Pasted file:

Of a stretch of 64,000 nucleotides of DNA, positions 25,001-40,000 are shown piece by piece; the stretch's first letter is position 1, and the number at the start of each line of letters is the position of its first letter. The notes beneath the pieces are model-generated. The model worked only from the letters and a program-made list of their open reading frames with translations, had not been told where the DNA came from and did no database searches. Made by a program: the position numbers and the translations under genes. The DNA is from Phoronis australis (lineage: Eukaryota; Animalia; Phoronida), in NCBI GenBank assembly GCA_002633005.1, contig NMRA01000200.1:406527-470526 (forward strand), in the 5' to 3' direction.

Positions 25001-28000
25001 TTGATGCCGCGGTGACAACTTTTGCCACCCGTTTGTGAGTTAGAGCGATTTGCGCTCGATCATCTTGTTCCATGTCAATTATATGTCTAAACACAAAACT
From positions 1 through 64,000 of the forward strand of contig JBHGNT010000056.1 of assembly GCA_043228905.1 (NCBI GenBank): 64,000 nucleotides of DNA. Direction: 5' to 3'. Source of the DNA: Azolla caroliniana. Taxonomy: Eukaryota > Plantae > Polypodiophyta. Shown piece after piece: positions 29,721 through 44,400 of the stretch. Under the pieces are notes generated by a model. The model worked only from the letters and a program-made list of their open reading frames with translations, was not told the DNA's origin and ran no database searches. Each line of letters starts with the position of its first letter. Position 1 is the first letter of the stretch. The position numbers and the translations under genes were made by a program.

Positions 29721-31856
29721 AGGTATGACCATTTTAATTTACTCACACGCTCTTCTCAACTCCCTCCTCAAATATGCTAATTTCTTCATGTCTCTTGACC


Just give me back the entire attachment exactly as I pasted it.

Of a stretch of 64,000 nucleotides of DNA, positions 25,001-40,000 are shown piece by piece; the stretch's first letter is position 1, and the number at the start of each line of letters is the position of its first letter. The notes beneath the pieces are model-generated. The model worked only from the letters and a program-made list of their open reading frames with translations, had not been told where the DNA came from and did no database searches. Made by a program: the position numbers and the translations under genes. The DNA is from Phoronis australis (lineage: Eukaryota; Animalia; Phoronida), in NCBI GenBank assembly GCA_002633005.1, contig NMRA01000200.1:406527-470526 (forward strand), in the 5' to 3' direction.

Positions 25001-28000
25001 TTGATGCCGCGGTGACAACTTTTGCCACCCGTTTGTGAGTTAGAGCGATTTGCGCTCGATCATCTTGTTCCATGTCAATTATATGTCTAAACACAAAACT
From positions 1 through 64,000 of the forward strand of contig JBHGNT010000056.1 of assembly GCA_043228905.1 (NCBI GenBank): 64,000 nucleotides of DNA. Direction: 5' to 3'. Source of the DNA: Azolla caroliniana. Taxonomy: Eukaryota > Plantae > Polypodiophyta. Shown piece after piece: positions 29,721 through 44,400 of the stretch. Under the pieces are notes generated by a model. The model worked only from the letters and a program-made list of their open reading frames with translations, was not told the DNA's origin and ran no database searches. Each line of letters starts with the position of its first letter. Position 1 is the first letter of the stretch. The position numbers and the translations under genes were made by a program.

Positions 29721-31856
29721 AGGTATGACCATTTTAATTTACTCACACGCTCTTCTCAACTCCCTCCTCAAATATGCTAATTTCTTCATGTCTCTTGACC